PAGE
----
There is a simple and potentially cost-saving question patients may not know they can ask their pharmacists.
NPR reports that patients “can pay a lower cash price for prescriptions instead of using their insurance and doling out the amount the policy requires.”
But, the pharmacist is often banned from offering this information, so patients have to know to ask.
Pharmacists often operate under a “gag clause” that prevent them from offering this information. According to NPR, in 2013, one in four Part D medications were overpaid for by patient beneficiaries, who had higher copayments than the drug’s list cash prices. For 12 of the 20 most commonly prescribed drugs, patients overpaid by more than 33 percent.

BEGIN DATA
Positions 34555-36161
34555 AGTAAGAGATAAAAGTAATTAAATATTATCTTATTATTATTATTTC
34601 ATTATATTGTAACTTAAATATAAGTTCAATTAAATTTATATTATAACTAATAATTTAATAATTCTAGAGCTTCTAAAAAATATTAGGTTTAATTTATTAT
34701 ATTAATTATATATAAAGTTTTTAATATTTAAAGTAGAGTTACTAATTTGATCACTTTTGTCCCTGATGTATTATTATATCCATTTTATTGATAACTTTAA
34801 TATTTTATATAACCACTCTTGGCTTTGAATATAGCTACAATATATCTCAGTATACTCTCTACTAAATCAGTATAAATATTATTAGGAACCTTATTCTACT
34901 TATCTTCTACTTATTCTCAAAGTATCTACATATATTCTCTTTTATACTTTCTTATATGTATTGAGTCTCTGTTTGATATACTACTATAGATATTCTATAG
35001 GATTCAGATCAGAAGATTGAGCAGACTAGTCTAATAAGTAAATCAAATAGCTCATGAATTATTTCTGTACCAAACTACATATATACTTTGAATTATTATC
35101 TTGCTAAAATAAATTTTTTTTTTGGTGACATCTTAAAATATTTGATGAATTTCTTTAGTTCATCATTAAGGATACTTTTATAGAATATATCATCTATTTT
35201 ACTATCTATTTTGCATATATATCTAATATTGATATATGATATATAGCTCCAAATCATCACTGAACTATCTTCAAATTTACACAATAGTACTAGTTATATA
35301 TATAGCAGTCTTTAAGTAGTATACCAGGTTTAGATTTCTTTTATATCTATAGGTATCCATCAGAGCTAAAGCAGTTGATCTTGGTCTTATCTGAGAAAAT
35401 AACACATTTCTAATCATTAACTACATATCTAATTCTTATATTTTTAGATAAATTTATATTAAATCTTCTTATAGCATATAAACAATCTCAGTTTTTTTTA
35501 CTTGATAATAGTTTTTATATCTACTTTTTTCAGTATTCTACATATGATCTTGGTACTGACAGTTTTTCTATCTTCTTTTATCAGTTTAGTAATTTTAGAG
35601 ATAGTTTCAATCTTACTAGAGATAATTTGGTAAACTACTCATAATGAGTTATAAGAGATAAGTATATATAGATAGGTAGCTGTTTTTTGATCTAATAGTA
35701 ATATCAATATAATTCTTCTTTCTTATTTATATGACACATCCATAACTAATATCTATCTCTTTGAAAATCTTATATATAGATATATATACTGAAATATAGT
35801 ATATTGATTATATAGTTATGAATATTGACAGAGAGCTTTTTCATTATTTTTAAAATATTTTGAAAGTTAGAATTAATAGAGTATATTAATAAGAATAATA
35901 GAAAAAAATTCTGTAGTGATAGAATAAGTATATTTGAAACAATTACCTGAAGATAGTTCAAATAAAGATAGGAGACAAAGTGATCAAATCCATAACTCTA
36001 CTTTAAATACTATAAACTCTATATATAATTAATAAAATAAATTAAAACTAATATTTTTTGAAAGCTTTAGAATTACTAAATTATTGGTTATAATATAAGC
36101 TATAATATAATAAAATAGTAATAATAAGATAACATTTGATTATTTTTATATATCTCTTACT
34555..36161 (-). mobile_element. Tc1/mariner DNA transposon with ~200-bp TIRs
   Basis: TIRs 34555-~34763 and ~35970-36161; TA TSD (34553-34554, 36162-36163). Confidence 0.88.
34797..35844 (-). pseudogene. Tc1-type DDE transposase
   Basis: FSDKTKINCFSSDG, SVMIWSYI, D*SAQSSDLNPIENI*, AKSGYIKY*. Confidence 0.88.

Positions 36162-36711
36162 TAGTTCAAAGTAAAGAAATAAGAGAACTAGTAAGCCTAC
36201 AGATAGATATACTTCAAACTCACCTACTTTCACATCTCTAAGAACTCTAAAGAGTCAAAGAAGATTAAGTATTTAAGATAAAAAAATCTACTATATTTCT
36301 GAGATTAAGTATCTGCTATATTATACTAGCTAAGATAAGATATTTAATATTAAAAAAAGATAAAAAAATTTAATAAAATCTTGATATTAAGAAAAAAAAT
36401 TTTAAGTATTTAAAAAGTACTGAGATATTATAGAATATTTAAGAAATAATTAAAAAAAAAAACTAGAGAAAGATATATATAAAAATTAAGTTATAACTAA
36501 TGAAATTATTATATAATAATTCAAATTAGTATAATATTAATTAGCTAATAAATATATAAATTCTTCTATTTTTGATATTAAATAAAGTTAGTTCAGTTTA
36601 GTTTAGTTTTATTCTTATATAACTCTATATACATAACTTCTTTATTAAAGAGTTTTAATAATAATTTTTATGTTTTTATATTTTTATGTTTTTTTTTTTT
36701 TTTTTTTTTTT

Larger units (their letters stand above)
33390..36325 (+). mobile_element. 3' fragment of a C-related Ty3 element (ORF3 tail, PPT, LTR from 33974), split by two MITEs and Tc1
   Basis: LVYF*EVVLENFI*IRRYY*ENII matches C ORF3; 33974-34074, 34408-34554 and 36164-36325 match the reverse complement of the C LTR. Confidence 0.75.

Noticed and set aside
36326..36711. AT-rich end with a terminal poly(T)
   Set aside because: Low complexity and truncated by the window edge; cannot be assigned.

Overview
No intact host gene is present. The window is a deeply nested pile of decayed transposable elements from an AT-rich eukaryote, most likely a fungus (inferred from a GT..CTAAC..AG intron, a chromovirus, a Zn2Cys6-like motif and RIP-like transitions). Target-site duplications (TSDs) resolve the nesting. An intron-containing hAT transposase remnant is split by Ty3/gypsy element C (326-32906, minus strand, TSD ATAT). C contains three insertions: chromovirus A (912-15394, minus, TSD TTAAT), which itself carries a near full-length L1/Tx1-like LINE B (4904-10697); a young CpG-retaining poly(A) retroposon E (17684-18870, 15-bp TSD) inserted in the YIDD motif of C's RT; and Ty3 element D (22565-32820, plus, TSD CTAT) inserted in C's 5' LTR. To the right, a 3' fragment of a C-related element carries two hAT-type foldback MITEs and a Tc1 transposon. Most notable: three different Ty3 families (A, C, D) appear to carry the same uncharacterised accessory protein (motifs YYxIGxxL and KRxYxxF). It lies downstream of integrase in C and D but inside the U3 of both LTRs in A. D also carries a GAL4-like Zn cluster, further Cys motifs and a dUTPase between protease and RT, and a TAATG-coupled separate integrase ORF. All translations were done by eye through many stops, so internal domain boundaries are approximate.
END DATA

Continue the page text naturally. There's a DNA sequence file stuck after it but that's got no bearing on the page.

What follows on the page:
Although pharmacy benefit managers have retorted that such gag clauses are not “typical,” Kala Shankle, a policy and regulatory affairs director for the National Community Pharmacists Association attests to cases where pharmacist are “punished” by insurers for violating terms of gag orders, and are dropped from the network.
Read more here at NPR.